Bowser's Lair might sound a little familiar in this game: that's because it's a remix of the original N64 version! They've added more drums, they've added some intro, they've added string backdrops, and cleaned up the synth audio. In general, I think it's really just a masterful remixing of the original: almost nothing is changed, except it sounds cleaner, everything is clearly audible, and the tiniest filler is added in the background. You feel as if you're on a march to face your nemesis, and it's both menacing and filled with hope. You know this isn't going to be an easy fight, but considering all else you've been through, you're ready! 

This one you have to listen to for at least a minute and forty seconds to get the full effect. Why? Because they brought in a whole men's choir just for the final fight with Bowser! Yes, this is the only time they have a proper choir (not synths) for the soundtrack, and it is simultaneously awe-inspiring and terrifying. This is the time that you finally face the enemy that has caused so much hurt and has stolen so much, and the music is both inspiration and set-piece. You understand the stakes, and you understand what you must do, but there is still uncertainty in the face of such power. Which is what the choir represents. Underneath is a droning in the cellos and basses that reminds us of Gustav Holst's Mars, The Bringer of War, and it is so appropriate. You fight Bowser across several planets, and even inside a burning sun. The punctuating brass lines add some driving rhythmic tension, and the choir and strings interchange roles in sounding out the motifs of Bowser's conquest or of this battle itself. (Listen for the "soup, soup" line for an example of the voice being used in a more percussive way.) 

Journey's End

Arguably my favorite piece from the entire game, Gusty Garden Galaxy's music is just... so good! It captures the transcendental joy of flying, of embarking on a meaningful and special odyssey-like journey, and in overcoming challenges. This theme was so good, it directly inspired the theme for Super Mario Galaxy 2, which I might even say is a variation of the Gust Garden Galaxy theme. Without getting technical, this is a magnificently orchestrated and filled piece. It takes some of the same beats as the Good Egg Galaxy, but it fills it with such a triumphant melody. This is such a contagious, it just sinks into your soul and makes you happy. The joy of the strings together with the brass and woodwinds playing that melody is just inspirational. One can hardly refrain from smiling upon hearing this music. The percussion and guitar keep the rhythm constantly going, and the strings even provide some droning and even some unbalancing sections that keep the tempo and the rhythm constantly alive. This piece does have its moments to ponder for a moment, but they are there to give us enough room to breath so that we can go back to that beautiful, inspiring melody. I couldn't say enough about this piece: needless to say, it's sooo so good, and so infectious.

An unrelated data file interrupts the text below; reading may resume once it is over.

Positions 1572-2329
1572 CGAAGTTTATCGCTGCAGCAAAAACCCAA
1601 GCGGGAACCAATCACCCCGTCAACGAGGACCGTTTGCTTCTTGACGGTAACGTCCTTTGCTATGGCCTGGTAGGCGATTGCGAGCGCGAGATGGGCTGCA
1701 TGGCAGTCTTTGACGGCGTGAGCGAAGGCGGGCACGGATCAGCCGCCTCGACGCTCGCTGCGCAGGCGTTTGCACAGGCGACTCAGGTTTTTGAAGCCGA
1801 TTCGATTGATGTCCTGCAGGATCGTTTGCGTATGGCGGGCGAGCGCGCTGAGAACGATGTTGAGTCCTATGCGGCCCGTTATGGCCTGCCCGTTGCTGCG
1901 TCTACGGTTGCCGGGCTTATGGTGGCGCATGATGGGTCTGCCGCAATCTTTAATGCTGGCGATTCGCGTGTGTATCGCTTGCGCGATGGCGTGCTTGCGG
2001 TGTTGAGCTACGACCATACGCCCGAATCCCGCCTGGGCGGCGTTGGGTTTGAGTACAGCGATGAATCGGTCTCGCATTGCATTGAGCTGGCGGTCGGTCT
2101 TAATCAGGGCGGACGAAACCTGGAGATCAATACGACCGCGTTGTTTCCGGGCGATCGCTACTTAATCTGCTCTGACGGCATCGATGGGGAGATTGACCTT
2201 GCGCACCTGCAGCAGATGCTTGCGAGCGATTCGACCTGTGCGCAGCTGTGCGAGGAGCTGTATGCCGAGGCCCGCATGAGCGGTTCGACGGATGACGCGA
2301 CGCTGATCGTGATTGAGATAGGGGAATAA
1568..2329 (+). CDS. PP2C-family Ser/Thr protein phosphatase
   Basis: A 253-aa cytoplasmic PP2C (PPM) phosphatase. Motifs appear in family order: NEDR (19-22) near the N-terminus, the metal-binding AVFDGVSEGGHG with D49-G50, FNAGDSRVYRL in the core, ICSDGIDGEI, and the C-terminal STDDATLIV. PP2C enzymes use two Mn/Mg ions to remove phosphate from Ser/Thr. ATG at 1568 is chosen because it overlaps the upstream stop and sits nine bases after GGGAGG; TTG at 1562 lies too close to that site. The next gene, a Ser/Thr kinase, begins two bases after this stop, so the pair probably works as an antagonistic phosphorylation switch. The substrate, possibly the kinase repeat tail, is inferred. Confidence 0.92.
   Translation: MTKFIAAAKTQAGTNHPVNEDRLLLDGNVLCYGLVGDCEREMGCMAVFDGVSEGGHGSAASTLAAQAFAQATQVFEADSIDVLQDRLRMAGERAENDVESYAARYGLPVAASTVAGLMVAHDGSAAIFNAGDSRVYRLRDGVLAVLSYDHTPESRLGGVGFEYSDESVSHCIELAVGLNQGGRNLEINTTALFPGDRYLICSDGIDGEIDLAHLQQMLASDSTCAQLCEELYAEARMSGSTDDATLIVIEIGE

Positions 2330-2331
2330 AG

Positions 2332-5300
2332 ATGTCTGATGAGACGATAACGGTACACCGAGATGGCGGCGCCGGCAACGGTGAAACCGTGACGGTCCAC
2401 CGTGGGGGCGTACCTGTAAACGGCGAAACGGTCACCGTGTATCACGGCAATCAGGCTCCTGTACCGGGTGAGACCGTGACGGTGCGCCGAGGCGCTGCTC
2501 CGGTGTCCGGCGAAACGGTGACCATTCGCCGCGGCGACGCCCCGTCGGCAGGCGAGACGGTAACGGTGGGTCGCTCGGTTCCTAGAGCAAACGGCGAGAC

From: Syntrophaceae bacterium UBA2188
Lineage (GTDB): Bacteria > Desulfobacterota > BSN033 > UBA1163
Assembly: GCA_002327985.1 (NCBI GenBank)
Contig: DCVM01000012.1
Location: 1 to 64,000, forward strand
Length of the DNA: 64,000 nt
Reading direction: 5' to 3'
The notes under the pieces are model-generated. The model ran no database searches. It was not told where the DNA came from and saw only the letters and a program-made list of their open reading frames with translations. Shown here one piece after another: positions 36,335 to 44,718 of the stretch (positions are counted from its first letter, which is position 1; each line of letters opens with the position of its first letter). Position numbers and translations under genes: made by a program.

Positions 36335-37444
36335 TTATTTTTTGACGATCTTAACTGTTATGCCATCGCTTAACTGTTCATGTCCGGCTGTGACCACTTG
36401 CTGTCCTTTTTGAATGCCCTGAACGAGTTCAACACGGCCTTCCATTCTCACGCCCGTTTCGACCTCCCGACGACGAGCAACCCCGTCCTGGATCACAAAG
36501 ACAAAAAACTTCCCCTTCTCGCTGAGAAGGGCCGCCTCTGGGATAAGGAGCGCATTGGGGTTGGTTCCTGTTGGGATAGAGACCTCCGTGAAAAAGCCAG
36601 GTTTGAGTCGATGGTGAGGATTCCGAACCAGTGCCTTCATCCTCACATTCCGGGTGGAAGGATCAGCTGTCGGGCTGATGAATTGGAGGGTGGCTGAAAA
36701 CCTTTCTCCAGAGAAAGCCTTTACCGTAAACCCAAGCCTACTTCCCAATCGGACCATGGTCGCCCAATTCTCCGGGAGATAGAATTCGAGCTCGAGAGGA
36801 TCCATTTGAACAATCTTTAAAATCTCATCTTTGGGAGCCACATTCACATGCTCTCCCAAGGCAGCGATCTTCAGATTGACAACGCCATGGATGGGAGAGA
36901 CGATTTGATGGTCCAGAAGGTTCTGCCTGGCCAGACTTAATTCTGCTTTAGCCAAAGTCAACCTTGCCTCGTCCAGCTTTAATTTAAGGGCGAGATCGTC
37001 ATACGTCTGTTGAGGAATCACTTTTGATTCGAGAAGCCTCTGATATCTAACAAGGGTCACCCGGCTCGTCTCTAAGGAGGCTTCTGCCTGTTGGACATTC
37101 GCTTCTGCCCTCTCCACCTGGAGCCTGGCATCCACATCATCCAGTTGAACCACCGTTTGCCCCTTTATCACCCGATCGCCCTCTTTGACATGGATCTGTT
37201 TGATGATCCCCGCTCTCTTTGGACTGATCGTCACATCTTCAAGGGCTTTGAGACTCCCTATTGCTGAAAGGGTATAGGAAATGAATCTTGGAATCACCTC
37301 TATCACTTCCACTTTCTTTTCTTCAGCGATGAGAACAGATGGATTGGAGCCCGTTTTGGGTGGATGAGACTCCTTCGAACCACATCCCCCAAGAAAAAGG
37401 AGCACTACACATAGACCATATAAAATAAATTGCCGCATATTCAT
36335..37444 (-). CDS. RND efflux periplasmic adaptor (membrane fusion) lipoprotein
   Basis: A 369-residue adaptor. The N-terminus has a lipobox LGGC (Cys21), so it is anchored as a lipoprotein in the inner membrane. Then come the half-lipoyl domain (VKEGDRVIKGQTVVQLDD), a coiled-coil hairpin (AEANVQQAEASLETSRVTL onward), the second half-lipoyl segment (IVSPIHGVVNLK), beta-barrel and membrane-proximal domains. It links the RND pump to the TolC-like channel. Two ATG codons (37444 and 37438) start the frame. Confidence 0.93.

This one starts with Mario welcoming a new galaxy. As a spoiler, you remember when I said Lumas become planets or galaxies when they grow up? Sometimes they grow up through specific means, like eating a lot, or being given important things. In the ending of the game, after Mario defeats Bowser, a black hole erupts that threatens to consume everything that Mario has tried to save, including all the galaxies, the observatory, and the kingdom. In order to prevent this from happening, all the Lumas sacrifice themselves by going into the black hole, which they then transform into a new galaxy made up of galaxies. So it is a sweet moment, but there is just enough of a tinge of bitter as well, because of the friends we lost. Of course, are they truly lost? They have changed into another state, and the sacrifice that allowed that change was inspired by love. This piano solo is so tender and emotional: it has both joy and sadness in it. This may not have been the staff credits, but this was a suitable and appropriate end. 


My heart loves this soundtrack. I had such a hard time narrowing down the selection, I ultimately had to pick out of preference after giving the whole thing a quick sampling. There might be a lot more pieces in the soundtrack you like more than what I shared: there are more than fifty tracks, twenty eight if you only consider the CD, and they are all so moving. I didn't even get to sharing the goofy pieces. The journey through this game is one with such highs, and even depths, but they all come together to write a beautiful adventure that inspires such joy. If you find yourself listening to instrumental music, give this a try, you won't regret it. It has given me a lot of enthusiasm for life, especially since this music is so powerfully stirring. It is a reminder that adventures and challenges are there for us to face. We can experience many emotions and still be alright. We can face the bittersweet and the joyful, and that even in "death," such as the Lumas's sacrifice, we never truly die: but we go on, changed.